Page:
According to Rob Stein in another recent NPR article, “Perfection is Skin Deep: Everyone has Flawed Genes,” Scientists have determined we are all more flawed than they thought. “Researchers discovered that normal, healthy people are walking around with a surprisingly large number of mutations in their genes.” Chris Tyler-Smith of the Wellcome Trust Sanger Institute in Cambridge, England and his colleagues analyzed the DNA of 179 people from several countries who volunteered their genetic information to the 1,000 Genomes Project.

 

In a published paper in the American Journal of Human Genetics, the researchers reported that though none of the people whose DNA was studied were sick, the average person has about 400 minor flaws and one or two that could contribute to disease. Tyler-Smith says, “It’s a bit surprising that people should be walking around apparently healthy yet we’re seeing known disease-causing mutations in their genomes,” he says. “But the answer was that these tended to be for mild and very often late-onset conditions. Things like heart disease, an increased risk of disease or developing cancer. On its website, the American Diabetes Association highlights the interaction of genetic and environmental factors: “You inherit a predisposition to the disease then something in your environment triggers it. Genes alone are not enough.”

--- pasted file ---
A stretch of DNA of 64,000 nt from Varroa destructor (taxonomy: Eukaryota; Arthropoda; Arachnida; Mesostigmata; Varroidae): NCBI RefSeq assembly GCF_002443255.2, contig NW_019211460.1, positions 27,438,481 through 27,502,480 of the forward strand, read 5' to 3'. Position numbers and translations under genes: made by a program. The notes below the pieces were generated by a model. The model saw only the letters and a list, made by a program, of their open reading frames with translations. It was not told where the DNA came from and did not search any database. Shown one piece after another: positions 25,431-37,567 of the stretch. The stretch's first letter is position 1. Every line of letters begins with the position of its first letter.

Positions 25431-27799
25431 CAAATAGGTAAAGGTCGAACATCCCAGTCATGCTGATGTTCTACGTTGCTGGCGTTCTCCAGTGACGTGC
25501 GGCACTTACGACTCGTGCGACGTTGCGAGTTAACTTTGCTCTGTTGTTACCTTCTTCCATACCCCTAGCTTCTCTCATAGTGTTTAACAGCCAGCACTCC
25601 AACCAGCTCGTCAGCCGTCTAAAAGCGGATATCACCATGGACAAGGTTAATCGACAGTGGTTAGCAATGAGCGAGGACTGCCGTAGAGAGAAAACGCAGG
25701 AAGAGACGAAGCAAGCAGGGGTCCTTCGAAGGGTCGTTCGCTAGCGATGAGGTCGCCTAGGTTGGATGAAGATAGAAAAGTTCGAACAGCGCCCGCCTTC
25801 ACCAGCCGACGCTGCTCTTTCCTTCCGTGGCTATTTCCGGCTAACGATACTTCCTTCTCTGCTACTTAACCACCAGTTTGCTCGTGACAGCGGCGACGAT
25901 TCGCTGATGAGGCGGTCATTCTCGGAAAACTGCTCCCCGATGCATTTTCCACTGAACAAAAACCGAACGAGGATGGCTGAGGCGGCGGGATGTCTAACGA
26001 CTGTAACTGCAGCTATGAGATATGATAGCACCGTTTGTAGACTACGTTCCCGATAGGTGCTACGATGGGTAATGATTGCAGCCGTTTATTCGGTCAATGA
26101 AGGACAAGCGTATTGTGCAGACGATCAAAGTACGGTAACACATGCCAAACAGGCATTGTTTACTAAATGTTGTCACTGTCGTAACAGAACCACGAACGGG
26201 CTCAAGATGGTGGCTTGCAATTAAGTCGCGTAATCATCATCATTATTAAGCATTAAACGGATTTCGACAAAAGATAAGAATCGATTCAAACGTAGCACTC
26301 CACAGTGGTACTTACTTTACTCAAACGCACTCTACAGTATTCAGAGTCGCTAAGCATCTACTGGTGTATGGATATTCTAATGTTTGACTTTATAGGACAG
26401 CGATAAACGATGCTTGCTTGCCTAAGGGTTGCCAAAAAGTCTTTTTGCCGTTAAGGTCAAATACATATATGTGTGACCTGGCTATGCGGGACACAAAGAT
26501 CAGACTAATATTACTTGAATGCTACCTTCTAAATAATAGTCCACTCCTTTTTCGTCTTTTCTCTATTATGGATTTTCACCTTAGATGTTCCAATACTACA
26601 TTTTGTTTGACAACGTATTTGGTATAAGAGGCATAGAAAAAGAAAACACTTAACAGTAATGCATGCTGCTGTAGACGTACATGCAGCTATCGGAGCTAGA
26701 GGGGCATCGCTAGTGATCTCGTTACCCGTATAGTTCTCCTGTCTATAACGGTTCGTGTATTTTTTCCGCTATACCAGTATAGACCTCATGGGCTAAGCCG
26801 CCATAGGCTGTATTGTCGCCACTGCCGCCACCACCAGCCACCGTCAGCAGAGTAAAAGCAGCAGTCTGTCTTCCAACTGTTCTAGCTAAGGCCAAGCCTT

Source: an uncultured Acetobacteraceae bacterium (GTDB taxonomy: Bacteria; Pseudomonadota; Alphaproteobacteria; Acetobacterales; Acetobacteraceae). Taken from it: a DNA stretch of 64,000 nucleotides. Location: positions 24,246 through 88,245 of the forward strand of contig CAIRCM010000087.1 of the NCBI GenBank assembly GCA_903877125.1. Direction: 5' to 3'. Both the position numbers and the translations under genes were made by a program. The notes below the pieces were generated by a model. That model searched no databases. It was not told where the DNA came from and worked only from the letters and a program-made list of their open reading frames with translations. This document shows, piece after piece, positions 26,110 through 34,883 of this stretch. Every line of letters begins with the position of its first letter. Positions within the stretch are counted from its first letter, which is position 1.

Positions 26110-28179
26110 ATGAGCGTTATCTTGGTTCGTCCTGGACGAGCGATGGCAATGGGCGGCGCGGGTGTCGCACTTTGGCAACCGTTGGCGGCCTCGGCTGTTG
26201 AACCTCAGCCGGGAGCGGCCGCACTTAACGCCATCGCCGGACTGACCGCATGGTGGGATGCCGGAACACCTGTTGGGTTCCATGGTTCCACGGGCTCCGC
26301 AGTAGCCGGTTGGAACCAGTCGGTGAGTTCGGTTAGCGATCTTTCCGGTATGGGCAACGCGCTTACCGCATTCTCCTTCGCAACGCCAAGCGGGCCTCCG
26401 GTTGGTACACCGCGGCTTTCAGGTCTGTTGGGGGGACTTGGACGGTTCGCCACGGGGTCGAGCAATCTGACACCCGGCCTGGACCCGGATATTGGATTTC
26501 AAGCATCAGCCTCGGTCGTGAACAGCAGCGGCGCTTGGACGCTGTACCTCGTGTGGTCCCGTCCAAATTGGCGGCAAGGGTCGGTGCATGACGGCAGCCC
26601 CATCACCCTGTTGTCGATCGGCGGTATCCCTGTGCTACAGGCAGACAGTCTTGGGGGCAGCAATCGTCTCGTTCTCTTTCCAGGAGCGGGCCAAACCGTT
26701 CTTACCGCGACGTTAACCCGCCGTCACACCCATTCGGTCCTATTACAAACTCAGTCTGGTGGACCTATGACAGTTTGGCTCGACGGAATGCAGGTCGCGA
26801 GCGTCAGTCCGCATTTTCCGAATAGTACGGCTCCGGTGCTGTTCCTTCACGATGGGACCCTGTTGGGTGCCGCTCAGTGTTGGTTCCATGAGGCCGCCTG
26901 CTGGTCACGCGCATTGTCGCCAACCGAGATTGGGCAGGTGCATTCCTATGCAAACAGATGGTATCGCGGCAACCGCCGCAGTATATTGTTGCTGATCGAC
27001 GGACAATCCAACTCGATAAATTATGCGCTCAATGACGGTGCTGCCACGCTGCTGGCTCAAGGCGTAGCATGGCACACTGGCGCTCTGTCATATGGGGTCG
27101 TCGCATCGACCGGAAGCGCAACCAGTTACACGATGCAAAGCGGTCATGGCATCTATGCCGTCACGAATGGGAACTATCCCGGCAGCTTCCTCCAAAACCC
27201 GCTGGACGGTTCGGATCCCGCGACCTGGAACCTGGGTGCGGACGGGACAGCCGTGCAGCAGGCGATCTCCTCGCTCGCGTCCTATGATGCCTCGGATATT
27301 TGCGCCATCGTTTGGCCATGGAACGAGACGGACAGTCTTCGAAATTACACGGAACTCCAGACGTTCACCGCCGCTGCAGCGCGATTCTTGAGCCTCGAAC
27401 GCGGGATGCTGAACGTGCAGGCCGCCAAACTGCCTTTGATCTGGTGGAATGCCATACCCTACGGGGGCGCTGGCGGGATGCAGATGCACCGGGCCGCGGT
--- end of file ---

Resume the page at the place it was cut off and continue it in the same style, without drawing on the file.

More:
So the problem is not so much with the analytical tool but rather the possibility of over- interpretation. Again, we just have to read it well, with the same critical eye for what is written in us as that which is written by us. And who knows what else we will soon be able to discover from reading our DNA?